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    3. Pete. Please try the link further up the page - www.lochnessinvestigation.com/remembered.html to see the whole page, then the image stacks are found by scrolling down. The dark line behind the "Nessie" >is< the prop-wash and is dark because it has so much oil in it that it is creating areas of specular reflection of the hillside above it. Seagulls back then used 10:1 mix. The left arm of the "V" is pale, and about the same intensity as the right arm. I have to disagree with those who claim otherwise. The film clips can still be seen at http://www.bbc.co.uk/programmes/b00wnzyl

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    4. Dick. I'm not convinced about the oil slick disguising the propeller wash because you are proposing that what was filmed was a small 2 stroke powered boat, not the Amoco Cadiz incident lol. However I have plenty of respect for your opinions but I will still say that I am more than reasonably sure that it is not a boat in Tims film. The problem is that nobody can identify what was filmed if it was not a boat, but I am happy to label it as a true unknown.

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    5. OK, Pete. Forget about oil and specular reflections of dark hillsides; just go to http://www.bbc.co.uk/programmes/b00wnzyl and you will see, even before running the clip, the right hand arm of the V just after the 3 o'clock position, he prop wash around 6 o'clock, and the left arm of the V, same pale tone as the right, about 9 o'clock.The wake is distorted because the boat is yawing erratically.

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  11. Yes, the comparison boat sequence was filmed some 3 hours later and just proves the "object" in the first sequence is not a boat whatsoever, but an unidentified animal swimming.
    You don't have to be an expert to see that. It's obvious.

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    1. People see what they want to see, and "unsee" whatever challenges their need to believe. In this case, they're "unseeing" the clear image of the pilot, and disregarding Dinsdale's own admission that the object was a maroonish color. What would appear maroonish from such an extreme distance? A red boat. What would be hovering above the rear of the object? The pilot of said boat.

      Examine Dick's research. Even a JARIC analyst has since given his opinion that it was a boat thanks to modern computer technology (as well as the ability to actual study a MOTION PICTURE COPY instead of still images -- an important point that is often forgotten by Nessie enthusiasts.).

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  12. What a marvellous little video, Glasgow Boy! Is that the voice of the Cheshire Cat and the Jungle Book's Snake playing Nessie? Very good! Do you happen to know who the narrator is? The voice is extremely familiar, but I can't quite place it. Possibly the Jungle Book narrator...?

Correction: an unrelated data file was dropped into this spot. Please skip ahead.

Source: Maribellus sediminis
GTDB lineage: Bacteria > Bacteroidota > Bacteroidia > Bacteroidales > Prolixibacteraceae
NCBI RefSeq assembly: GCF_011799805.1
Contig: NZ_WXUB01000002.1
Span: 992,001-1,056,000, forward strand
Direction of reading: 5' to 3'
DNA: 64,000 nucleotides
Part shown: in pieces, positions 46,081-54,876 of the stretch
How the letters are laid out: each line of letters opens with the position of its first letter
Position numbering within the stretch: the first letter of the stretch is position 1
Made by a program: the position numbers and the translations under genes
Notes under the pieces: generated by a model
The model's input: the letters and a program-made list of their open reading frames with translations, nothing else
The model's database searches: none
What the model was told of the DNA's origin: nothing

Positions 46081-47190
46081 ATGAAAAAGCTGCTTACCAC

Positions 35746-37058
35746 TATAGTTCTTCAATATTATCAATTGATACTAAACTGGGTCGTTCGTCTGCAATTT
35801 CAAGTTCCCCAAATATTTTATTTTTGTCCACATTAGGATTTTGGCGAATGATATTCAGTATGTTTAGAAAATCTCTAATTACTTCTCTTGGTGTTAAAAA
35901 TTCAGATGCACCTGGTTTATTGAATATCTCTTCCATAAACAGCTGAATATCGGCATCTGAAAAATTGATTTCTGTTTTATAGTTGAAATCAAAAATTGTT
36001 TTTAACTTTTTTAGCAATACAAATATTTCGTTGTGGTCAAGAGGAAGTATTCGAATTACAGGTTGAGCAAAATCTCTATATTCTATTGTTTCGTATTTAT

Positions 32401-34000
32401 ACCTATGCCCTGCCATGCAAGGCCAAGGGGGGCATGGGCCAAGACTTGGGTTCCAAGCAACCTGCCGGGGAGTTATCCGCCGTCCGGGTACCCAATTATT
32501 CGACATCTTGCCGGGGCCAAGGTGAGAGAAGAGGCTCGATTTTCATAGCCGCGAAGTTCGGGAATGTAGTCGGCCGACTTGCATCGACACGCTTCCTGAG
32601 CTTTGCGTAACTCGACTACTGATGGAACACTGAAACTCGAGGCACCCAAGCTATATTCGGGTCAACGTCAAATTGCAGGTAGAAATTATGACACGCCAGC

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    1. The names are given at the end of part 2 of the youtube clips (did you click thru to part 2?).

      Sterling Holloway did Nessie who also voiced Winnie the Pooh.

      Sebastian Cabot narrated various Disney films and voiced Bagheera in Jungle Book.

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  13. Thank you, Glasgow Boy - I had not clicked through to part 2 as I'd assumed the Nessie portion had ended. I'll have a look at it on your latest post. Thanks for the names - of course, the voiceover is 'Bagheera'!

    There are some interesting accounts of Nessie which I assume we won't see or read anywhere else included here. The claim that Nessie 'rolled' and 'wriggled' up and down the Loch was particularly interesting.

    I was also tickled by the older lady casually smoking whilst giving her account to the camera. How times have changed!

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  14. Chasing Leviathan11 August 2013 at 07:23

    Amazing to finally see and hear the like of David James and Ted Holliday speaking for themselves. Many thanks!

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    1. Too true, I sometimes wish some of these old veterans were still around to back up those who still believe in Nessie!

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    2. "I sometimes wish some of these old veterans were still around to back up those who still believe in Nessie!" Some are, Roland, but they have learned a lot in the intervening years; they do not have their needle stuck in the 1969 groove :-)